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Andorra Introduction 2018

SOURCE: 2018 CIA WORLD FACTBOOK AND OTHER SOURCES











Andorra Introduction 2018
SOURCE: 2018 CIA WORLD FACTBOOK AND OTHER SOURCES


Page last updated on February 28, 2018

Background:
The landlocked Principality of Andorra is one of the smallest states in Europe, nestled high in the Pyrenees between the French and Spanish borders. For 715 years, from 1278 to 1993, Andorrans lived under a unique coprincipality, ruled by French and Spanish leaders (from 1607 onward, the French chief of state and the Bishop of Urgell). In 1993, this feudal system was modified with the introduction of a modern, constitution; the co-princes remained as titular heads of state, but the government transformed into a parliamentary democracy. Andorra has become a popular tourist destination visited by approximately 8 million people each year drawn by the winter sports, summer climate, and duty-free shopping. Andorra has also become a wealthy international commercial center because of its mature banking sector and low taxes. As part of its effort to modernize its economy, Andorra has opened to foreign investment, and engaged in other reforms, such as advancing tax initiatives aimed at supporting a broader infrastructure. Although not a member of the EU, Andorra enjoys a special relationship with the bloc that is governed by various customs and cooperation agreements and uses the euro as its national currency.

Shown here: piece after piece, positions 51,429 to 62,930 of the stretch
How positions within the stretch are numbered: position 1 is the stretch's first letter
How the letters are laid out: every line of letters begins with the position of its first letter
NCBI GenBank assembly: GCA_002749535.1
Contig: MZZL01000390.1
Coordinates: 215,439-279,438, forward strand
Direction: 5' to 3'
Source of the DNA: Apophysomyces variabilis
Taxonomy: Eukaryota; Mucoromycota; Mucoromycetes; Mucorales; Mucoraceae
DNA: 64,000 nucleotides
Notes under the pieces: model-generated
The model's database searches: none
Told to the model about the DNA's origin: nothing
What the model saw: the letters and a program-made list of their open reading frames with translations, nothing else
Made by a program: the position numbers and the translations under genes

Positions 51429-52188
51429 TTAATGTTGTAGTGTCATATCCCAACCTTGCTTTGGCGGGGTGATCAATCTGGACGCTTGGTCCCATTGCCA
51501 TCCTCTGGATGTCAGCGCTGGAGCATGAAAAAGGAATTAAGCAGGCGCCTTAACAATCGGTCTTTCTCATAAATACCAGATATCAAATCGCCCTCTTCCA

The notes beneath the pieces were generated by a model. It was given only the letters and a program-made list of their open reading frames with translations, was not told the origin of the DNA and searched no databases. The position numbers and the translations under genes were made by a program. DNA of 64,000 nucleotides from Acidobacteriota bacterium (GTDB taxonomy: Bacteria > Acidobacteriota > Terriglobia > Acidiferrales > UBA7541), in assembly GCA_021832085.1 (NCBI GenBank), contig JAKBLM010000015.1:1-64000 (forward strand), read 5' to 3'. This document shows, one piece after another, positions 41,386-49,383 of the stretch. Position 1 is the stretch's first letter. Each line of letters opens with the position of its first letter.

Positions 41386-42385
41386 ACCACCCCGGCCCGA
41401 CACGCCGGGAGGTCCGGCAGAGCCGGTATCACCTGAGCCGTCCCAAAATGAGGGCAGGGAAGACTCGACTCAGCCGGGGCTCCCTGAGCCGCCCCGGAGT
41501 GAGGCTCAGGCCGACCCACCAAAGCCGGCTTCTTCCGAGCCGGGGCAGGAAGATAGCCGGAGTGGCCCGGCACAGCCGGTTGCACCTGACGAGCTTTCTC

NOTE: 1) The information regarding Andorra on this page is re-published from the 2018 World Fact Book of the United States Central Intelligence Agency. No claims are made regarding the accuracy of Andorra Introduction 2018 information contained here. All suggestions for corrections of any errors about Andorra Introduction 2018 should be addressed to the CIA.
2) The rank that you see is the CIA reported rank, which may habe the following issues:
  a) The assign increasing rank number, alphabetically for countries with the same value of the ranked item, whereas we assign them the same rank.
  b) The CIA sometimes assignes counterintuitive ranks. For example, it assigns unemployment rates in increasing order, whereas we rank them in decreasing order






This page was last modified 28-Feb-18
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